The cinephile lesbian will already know Naomi Watts from David Lynch’s psychological thriller Mullholland Drive, or better yet, from the lesbian kiss she shared with LesbiNerd favorite Lori Petty in the hilarious 90s comic book adaptation Tank Girl. So you’ll be pleased to know that in Netflix’s thrilling original series Gypsy, the steaminess is turned way up.
Gypsy follows therapist Jean (Naomi Watts) as she tries to help her patients… by getting way too involved in their lives. One prominent story line is her involvement with one of her patients’ ex-girlfriends, Sidney (Sophie Cookson), who is a musician and barista about 20 years her junior. As their relationship heats up, Jean is trying hard to keep her secret from her husband and co-workers.
One thing I appreciate about the show is the interesting dynamic between these two characters. A big age gap is not entirely unheard of in lesbian movies (Freeheld with Elliot Page and Julianne Moore comes to mind), but it’s not exactly very common either. Plus, forty-something women aren’t usually portrayed as sensual and seductive. Naomi Watts does just that with her character of Jean, and absolutely pulls it off.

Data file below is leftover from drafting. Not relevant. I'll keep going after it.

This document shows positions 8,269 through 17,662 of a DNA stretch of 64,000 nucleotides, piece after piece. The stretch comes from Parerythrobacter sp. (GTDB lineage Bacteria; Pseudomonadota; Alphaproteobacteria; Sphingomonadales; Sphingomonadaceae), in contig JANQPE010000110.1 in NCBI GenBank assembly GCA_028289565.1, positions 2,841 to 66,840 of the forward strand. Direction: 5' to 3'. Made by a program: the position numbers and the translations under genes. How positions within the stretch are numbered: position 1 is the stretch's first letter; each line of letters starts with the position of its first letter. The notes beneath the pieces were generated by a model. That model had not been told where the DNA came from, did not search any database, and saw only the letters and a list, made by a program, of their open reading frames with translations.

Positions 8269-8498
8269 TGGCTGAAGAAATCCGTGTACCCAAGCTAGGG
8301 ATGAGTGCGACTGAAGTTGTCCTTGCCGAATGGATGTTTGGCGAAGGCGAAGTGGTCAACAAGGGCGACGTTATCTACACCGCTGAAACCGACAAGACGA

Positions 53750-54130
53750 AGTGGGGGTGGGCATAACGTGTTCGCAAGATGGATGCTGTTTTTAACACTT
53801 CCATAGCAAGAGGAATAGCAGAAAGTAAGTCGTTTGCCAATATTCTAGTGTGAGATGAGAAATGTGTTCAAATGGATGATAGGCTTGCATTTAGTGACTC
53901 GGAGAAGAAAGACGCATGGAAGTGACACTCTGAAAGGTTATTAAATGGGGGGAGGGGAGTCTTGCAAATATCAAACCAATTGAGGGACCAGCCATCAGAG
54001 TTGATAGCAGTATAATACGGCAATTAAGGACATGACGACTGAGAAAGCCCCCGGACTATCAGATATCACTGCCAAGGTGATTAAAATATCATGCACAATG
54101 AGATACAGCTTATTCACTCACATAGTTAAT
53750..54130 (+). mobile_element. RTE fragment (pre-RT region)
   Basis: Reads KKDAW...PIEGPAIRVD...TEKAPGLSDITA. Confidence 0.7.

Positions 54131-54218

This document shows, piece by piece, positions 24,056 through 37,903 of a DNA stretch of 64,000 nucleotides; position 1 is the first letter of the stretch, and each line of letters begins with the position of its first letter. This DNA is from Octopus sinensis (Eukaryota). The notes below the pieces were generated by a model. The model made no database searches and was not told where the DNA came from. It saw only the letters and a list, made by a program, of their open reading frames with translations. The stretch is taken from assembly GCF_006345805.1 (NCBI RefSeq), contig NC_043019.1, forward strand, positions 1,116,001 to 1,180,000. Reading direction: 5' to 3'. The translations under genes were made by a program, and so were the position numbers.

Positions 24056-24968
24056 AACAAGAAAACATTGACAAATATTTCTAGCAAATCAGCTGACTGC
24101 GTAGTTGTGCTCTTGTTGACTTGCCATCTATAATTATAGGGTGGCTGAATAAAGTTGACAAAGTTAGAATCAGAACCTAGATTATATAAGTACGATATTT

Where Sidney gets the part as the free spirit, the young mysterious woman who sings and breaks young men’s hearts, she’s now the one who is trying to get close to Jean’s alter ego “Diane” – an impossible task, since Diane doesn’t really exist.
There’s a push and pull in their relationship, but it’s not predictable and certainly kept me on my toes. And while a dynamic like that can get old pretty fast, Gypsy only has one season of 10 episode to tell its story – it was cancelled after one season.
Don’t Get Caught
Despite their interesting dynamic, if you’re hoping to find a happy story of blossoming love here, you’ll be disappointed. The tension around their relationship relies a lot on near misses, on Jean almost getting caught in a lie or in a compromising situation. It’s a certain kind of television that will appeal to some more than others.
I’m personally not a huge fan of this kind of story, and never really got invested in any of the other plot lines. Having said that, even if that particular brand of TV is not your cup of tea either, you might still want to fast-forward through to the lesbian scenes as the actresses have undeniable onscreen chemistry.
TLDR: An okay show with an interesting premise that will mostly appeal to people who like tense scenes and thrillers.